Chinese Super League Homegrown Rule Changes

The Chinese Super League has become known for its lavish spending on foreign imports. However, from the 2018 season that could be about to change as the CFA (Chinese Football Association) try to gain more influence over how money is being spent and more control over how clubs develop youth players. The ideas are to find a way of using foreign imports and big money signings to benefit Chinese players, the league structure, and the national team.

The CFA will attempt to do this by implementing a couple of new but key rule changes. Firstly they have slightly adjusted the foreign player rules, you can still play 3 foreign players in the starting lineup but now you have to match the number of foreign players with homegrown under 23 players. This is seen as a way to help Chinese players develop, and a by-product of forcing clubs to play more homegrown youth players should in theory also benefit the national team.

I agree with the CFA on this new initiative, the only way young players can have a chance of improving is by getting opportunities to play in competitive games where the outcome matters. Youth leagues are all well-intentioned but they offer a very safe environment where no one suffers from the threat of losing jobs or are put under severe pressure for losing.  The only focus and agenda of a youth team is to develop players for the first team or in the case of some clubs to be sold on at profit.

I recently saw some posts on twitter when news of the rule change broke insisting this new rule would be terrible for the Chinese Super League (CSL) as it’s supposed to be competing with the major European leagues and be a similar source of entertainment. The CSL is still a developing league however, despite the influx of foreign players and the amount of money spent. Thus making the rule change to ensure young Chinese players are getting game time will not be fundamental for the national team but also for the development and growth of the CSL. Most of the star players known outside of China are likely to be foreign, with homegrown Chinese players not currently making much of an impact outside of China’s borders.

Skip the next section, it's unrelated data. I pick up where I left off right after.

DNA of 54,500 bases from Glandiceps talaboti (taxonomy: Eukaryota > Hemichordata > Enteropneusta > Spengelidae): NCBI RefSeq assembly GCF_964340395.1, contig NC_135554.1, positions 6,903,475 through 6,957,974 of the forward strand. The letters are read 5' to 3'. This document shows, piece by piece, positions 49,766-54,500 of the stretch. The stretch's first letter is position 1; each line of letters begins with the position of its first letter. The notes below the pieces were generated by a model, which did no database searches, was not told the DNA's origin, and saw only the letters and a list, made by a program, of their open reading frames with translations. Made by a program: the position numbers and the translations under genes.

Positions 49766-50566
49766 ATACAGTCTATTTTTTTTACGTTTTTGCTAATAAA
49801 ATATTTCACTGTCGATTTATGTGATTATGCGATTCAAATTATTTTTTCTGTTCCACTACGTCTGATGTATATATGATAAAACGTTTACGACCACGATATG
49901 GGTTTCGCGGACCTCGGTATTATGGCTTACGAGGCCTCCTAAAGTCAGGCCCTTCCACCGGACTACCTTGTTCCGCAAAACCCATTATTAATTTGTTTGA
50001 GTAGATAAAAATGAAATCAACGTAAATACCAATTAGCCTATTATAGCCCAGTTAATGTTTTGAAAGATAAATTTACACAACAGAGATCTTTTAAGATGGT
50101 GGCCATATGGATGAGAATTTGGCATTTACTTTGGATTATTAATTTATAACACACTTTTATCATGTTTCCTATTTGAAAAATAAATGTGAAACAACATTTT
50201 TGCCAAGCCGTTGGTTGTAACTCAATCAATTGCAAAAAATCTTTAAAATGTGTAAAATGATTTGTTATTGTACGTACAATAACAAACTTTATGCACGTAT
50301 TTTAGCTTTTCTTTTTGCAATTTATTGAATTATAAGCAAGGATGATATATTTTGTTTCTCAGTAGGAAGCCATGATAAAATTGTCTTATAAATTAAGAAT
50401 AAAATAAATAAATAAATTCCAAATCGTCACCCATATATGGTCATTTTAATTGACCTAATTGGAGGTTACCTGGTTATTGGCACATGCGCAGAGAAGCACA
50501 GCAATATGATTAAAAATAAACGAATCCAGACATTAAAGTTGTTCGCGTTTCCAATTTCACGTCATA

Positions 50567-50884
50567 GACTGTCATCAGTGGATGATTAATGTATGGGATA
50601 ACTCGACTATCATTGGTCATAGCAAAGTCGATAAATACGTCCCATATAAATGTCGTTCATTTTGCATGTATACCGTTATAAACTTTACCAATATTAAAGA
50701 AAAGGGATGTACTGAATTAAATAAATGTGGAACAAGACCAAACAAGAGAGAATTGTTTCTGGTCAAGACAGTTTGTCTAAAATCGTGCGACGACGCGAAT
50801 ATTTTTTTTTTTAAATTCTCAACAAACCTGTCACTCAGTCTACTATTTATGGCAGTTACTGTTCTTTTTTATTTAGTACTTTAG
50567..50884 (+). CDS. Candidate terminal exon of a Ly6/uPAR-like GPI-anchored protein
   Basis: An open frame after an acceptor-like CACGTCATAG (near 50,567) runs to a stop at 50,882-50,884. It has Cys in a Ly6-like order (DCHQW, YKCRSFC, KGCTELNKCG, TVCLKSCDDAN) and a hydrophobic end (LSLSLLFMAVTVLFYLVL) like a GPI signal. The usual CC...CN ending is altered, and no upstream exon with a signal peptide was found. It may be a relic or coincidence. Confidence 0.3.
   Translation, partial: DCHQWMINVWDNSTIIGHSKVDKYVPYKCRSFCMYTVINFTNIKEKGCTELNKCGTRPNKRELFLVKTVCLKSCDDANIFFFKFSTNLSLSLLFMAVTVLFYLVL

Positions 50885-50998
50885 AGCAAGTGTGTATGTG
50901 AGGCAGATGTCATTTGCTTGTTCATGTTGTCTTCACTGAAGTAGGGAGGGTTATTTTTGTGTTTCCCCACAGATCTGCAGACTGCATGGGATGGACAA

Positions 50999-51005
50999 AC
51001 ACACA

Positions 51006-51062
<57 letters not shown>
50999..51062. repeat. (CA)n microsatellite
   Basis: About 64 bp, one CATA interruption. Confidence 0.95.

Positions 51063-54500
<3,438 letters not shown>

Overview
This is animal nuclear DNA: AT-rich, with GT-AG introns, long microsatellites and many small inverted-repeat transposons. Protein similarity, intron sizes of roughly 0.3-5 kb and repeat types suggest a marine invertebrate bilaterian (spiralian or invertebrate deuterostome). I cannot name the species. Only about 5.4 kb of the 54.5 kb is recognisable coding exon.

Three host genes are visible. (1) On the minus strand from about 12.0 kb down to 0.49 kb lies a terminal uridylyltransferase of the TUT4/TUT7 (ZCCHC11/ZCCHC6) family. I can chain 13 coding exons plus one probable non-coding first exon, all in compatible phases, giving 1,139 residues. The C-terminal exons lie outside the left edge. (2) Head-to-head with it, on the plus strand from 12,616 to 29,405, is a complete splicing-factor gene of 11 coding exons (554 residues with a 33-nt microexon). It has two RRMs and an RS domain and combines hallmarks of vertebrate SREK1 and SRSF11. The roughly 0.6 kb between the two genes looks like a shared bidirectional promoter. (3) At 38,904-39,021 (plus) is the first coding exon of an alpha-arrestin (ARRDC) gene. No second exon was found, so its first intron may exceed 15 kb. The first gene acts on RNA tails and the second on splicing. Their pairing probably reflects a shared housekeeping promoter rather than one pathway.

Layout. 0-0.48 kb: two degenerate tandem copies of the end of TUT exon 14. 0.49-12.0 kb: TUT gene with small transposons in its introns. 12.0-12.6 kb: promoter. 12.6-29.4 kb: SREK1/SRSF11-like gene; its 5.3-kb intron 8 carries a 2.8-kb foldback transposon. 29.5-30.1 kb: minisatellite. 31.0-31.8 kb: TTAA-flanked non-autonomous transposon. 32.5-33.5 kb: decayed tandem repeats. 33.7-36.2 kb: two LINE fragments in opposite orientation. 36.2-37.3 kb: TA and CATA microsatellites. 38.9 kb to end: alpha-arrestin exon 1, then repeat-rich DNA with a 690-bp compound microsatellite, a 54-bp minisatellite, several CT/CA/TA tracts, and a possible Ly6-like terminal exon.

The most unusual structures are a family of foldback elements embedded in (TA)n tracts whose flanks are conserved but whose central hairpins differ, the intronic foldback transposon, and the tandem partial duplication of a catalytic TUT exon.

What people may be unaware of is when most of the major European leagues started they also had homegrown player rules in their infancy and some even still do have them in place right now. Even the Holy Grail known as the Premier League in England started out with a homegrown player rule. It can be argued that the premier league currently heavily relies on foreign talent, which it does but at some point the Premier League’s bubble will burst as a lot of people already believe football in England has reached saturation point and the England team is the worst it has been for years.

In my opinion this rule change is a good idea from the CFA to ensure the growth of CSL continues and to enable the development of youth players, as long as the rule is implemented sufficiently then this idea could work well, although admittedly it hasn’t been tried before.

The second rule change put in place by the CFA states that any loss-making clubs signing foreign players have to pay the exact amount into a youth development fund. This is a good idea also, but it heavily rests on two key points.

The first point is, who will be in charge of managing and re-investing this youth development fund? If it is not re-invested wisely then it will be equal to throwing millions down the toilet, having a huge stack of cash in a development fund is useless if idiots are employed to manage and spend it.

The second issue is that we have already seen how rich European clubs have circumnavigated financial fair play rules, which essentially are who these rules seem to be targeting. PSG have given other rich clubs a blueprint to pull an Mbappe already by taking a player they want on loan and then paying for them the season after.  

It’s going to be interesting to see if these rule changes will have the desired effect for Chinese football by improving the standard of Chinese players, as well as the national team. My prediction is that as long as the CFA implement it suitably it will be a success, it will be interesting to see if my prediction is correct.

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